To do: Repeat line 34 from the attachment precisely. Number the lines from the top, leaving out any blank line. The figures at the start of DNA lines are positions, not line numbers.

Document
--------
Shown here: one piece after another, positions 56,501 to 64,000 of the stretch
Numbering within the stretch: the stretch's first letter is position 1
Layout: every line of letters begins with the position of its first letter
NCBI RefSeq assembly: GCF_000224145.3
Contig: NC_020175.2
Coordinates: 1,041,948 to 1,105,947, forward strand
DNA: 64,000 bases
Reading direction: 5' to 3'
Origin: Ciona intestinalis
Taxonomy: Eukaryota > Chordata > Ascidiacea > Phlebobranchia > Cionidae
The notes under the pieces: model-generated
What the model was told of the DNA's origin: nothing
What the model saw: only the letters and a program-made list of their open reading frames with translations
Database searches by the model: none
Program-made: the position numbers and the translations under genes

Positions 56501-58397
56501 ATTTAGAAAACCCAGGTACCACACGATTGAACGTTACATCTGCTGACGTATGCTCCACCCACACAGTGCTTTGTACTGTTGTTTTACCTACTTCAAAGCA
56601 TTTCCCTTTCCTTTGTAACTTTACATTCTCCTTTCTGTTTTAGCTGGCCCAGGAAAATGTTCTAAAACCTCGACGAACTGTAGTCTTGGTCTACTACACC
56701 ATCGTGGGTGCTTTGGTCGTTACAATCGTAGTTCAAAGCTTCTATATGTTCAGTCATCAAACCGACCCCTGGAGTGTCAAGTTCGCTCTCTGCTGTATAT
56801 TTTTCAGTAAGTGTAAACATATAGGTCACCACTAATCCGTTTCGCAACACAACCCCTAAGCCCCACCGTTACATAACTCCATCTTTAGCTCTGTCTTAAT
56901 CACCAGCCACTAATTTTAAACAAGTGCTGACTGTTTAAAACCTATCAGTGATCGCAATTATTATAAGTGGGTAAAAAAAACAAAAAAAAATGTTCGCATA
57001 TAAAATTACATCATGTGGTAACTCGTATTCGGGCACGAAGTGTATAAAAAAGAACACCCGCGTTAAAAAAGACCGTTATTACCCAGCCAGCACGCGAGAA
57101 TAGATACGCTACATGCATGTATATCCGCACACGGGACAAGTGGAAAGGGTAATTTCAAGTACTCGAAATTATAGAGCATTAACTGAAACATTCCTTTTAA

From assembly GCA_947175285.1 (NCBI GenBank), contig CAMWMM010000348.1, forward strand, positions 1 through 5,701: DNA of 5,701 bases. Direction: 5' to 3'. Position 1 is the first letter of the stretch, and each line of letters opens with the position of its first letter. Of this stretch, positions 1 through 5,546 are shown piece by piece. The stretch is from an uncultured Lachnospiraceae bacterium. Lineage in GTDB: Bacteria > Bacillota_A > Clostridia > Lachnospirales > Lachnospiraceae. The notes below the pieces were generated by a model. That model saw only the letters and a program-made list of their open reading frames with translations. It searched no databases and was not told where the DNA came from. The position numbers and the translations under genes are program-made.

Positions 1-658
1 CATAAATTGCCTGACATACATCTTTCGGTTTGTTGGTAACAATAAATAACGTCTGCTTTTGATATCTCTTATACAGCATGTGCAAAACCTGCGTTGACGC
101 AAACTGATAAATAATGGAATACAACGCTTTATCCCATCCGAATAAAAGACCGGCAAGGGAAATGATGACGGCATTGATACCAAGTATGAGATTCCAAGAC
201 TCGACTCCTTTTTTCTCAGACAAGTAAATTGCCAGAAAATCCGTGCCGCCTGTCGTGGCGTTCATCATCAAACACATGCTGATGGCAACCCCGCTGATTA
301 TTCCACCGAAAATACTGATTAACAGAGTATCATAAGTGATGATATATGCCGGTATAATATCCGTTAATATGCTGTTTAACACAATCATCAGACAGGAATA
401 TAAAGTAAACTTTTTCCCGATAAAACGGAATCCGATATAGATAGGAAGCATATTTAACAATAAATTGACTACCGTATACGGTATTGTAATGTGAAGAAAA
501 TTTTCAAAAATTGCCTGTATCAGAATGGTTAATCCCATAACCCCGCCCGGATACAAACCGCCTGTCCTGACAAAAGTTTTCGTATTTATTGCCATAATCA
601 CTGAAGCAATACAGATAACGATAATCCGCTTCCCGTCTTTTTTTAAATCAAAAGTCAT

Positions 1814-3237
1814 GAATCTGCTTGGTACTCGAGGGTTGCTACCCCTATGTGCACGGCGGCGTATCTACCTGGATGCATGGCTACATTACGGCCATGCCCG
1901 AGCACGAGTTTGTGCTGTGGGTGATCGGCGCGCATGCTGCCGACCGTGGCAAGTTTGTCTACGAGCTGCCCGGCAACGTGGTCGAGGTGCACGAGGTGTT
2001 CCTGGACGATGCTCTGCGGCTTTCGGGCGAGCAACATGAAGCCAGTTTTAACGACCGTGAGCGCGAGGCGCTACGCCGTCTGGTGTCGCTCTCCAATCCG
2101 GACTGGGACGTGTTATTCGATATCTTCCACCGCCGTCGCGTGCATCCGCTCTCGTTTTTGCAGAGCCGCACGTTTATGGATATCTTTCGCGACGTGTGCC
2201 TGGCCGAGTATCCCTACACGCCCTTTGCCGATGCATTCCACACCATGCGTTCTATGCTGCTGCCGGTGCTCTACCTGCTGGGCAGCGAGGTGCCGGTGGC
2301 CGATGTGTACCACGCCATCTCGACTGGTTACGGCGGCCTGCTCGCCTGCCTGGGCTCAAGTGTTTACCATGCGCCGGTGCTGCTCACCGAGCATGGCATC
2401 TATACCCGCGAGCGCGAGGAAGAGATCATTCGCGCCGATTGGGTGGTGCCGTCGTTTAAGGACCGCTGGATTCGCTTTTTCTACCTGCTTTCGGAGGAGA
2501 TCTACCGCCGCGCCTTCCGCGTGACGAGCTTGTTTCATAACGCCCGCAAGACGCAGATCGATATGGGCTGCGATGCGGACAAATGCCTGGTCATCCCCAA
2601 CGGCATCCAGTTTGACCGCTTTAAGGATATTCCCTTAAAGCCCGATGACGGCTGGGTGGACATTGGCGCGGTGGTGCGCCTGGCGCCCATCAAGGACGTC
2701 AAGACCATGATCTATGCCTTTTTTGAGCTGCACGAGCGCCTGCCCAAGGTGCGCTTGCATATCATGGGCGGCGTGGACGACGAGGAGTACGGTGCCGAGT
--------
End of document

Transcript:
1814 GAATCTGCTTGGTACTCGAGGGTTGCTACCCCTATGTGCACGGCGGCGTATCTACCTGGATGCATGGCTACATTACGGCCATGCCCG